Instructor: Rebecca Mitchell is Assistant Professor of History at Middlebury College. Her research explores the cultural and intellectual history of the Russian empire, with particular interest in the intersection between philosophical views, artistic expression and identity politics within the multi-ethnic context of the Russian lands, as well as the trans-national spread of culture and ideas.
The Continuing Significance of Racism in the U.S.

Time: 10:00-11:30 AM
Date: Thursdays, February 22, March 8, 15, 22 (no class March 1)
Cost: $80

Description: This course will introduce students to theories of race and racism in the United States, how racial categories are formed and maintained in a variety of social arenas, and how race and racism influence social systems. Each week, we will explore a different topic (such as education) and examine how it is influenced by race and racism. Students will gain an understanding of the historic and contemporary significance of race and racism in the United States - and how race influences our everyday interactions in multiple different social arenas.



Instructor: Chong-suk Han is an Associate Professor of Sociology at Middlebury College; he received his Ph.D. in 2007 from the University of Washington. His areas of expertise are race and sexuality. Before becoming an academic, Dr. Han was an award-winning journalist and he served for three years as the editor-in-chief of the International Examiner.
Reading Modern Poetry

Time: 10:00-11:30 AM
Date: Fridays, February 23, March 2, 9
Cost: $60

Description: Modern poetry can be beautiful but elusive, puzzling, and even challenging to grasp. Together with poetry professor Brett Millier, we will read and discuss modern poems in ways that bring them to light. Understand better and delight in significant 20th century American poems and poets.



Instructor: Brett Millier is the Reginald L. Cook Professor of American Literature at Middlebury College, where she has taught since 1986. Her teaching interests include twentieth century American poetry and fiction, gender studies, Canadian literature, and critical writing and pedagogy. She is a graduate of Yale University (B.A.) and Stanford University (Ph.D.).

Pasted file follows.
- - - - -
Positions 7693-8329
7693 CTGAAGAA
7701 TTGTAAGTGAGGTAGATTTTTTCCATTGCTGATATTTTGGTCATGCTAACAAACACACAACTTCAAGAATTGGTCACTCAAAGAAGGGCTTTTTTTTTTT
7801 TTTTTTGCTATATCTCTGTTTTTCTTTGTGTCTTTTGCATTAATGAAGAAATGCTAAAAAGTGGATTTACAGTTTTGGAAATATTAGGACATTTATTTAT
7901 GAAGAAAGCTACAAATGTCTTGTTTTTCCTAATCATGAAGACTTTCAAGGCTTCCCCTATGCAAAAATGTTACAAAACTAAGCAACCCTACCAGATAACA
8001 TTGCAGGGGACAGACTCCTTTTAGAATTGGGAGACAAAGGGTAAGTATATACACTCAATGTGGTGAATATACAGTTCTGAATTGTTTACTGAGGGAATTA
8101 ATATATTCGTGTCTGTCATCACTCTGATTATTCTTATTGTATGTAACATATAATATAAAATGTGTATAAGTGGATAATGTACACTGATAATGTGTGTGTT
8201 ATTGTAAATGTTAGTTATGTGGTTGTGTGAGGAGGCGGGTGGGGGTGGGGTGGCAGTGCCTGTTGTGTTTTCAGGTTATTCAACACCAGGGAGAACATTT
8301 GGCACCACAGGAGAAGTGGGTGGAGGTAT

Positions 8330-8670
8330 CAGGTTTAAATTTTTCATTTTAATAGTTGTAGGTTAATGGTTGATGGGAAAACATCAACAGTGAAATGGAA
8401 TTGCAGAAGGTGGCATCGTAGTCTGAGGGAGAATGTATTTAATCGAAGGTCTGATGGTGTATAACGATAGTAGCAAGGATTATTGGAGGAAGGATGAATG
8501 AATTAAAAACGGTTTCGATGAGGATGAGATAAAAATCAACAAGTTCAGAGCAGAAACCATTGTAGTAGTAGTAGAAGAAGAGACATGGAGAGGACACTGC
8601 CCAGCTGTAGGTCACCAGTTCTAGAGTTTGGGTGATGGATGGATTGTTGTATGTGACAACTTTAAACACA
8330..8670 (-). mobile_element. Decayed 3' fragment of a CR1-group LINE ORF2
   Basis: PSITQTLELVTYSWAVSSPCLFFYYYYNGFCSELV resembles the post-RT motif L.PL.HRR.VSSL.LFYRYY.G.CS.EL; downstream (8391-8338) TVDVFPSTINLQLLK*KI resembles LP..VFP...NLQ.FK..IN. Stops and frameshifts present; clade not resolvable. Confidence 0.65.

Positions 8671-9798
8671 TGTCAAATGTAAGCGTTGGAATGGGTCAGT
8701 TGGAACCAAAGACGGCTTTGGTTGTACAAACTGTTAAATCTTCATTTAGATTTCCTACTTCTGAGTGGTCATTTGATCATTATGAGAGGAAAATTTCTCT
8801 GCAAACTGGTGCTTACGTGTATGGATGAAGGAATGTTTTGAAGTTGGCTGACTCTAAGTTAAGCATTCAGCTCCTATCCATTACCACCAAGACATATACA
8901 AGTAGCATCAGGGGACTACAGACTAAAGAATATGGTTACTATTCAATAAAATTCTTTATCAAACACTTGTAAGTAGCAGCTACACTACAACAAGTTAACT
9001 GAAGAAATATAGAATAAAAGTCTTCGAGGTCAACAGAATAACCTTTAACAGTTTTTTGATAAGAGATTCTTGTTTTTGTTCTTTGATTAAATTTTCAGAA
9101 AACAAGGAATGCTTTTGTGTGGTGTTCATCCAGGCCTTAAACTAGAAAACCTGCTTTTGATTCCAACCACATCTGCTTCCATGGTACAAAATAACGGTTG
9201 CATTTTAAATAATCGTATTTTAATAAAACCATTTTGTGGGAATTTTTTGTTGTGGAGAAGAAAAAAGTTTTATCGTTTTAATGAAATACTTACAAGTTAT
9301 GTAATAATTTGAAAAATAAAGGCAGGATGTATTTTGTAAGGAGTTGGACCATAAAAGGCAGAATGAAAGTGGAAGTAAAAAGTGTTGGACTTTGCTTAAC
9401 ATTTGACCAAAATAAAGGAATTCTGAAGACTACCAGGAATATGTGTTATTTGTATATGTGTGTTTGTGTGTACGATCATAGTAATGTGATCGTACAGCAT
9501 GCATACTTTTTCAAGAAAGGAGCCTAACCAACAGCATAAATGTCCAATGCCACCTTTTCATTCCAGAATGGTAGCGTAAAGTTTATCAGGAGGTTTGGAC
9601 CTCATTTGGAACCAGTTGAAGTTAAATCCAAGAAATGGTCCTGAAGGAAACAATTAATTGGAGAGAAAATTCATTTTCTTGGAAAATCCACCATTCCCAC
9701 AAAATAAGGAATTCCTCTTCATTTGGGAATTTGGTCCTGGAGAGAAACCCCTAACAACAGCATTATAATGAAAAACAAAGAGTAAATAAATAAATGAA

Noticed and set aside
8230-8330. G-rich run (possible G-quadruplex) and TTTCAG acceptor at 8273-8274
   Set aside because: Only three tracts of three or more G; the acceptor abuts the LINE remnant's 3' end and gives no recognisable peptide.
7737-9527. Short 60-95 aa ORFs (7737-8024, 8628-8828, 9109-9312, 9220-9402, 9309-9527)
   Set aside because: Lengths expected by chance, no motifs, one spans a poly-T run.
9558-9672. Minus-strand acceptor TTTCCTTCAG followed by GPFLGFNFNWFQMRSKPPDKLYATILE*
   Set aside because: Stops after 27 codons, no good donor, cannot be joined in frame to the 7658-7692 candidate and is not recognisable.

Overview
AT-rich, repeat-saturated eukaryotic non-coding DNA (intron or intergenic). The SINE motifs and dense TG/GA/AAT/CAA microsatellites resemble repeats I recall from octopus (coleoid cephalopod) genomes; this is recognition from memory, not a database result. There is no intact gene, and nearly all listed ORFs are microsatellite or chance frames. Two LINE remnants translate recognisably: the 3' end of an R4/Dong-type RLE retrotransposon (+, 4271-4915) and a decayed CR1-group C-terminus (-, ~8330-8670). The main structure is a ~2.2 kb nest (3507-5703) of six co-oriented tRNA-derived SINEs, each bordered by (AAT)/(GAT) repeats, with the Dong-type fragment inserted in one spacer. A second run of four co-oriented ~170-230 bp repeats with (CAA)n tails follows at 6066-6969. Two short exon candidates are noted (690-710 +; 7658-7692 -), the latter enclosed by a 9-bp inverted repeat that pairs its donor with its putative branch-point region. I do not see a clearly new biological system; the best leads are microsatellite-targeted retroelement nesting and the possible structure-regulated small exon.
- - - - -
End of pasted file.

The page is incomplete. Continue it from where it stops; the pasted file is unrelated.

Hate, Love and Reconciliation in the Public Sphere

Time: 1:30-3:00 PM
Date: Thursday, March 1, and Monday March 5
Cost: $40

Description: In this course we will study the power of love to effect social change. We will review major historic episodes, including the Civil Rights Movement, post-Apartheid reconciliation in South Africa, and current efforts – including Black Lives Matter – to address longstanding injustice. We will learn from historic (e.g. Ella Baker) and contemporary (e.g., Van Jones) leaders who promote love as a ‘force more powerful’ and also study the limits of love in the pursuit of justice and reconciliation.



Instructor: Jon Isham is professor of economics at Middlebury College, where he helps students to prepare for lives of positive social change. Isham graduated from Harvard College, served in the Peace Corps in Benin, and then earned his master's in international studies from Johns Hopkins University and his doctorate of economics from University of Maryland.
Classes for Winter 2018

• Resilient Women in Two Novels, January 16, 23, 30
• Champlain Valley Geology, January 17, 24, 31; February 7
• The Taliban, January 18
• VT’s Rural Culture: Changes, January 19, 26
• Trump Administration, January 25
• Intro to the Chuang-Tzu, January 29; February 12, 26
• The First Amendment, February 1, 8, 15
• Baseball and Segregation, February 2, 9
• Love, Pain, and Chocolate, February 6
• Shakespeare: As You Like It, February 13, 20, 27; March 6, 13
• The Russian Revolution, February 14, 21, 28; March 7
• Racism in the U.S., February 22; March 8, 15, 22
• Reading Modern Poetry, February 23; March 2, 9
• Reconciliation in the Public Sphere, March 1, 5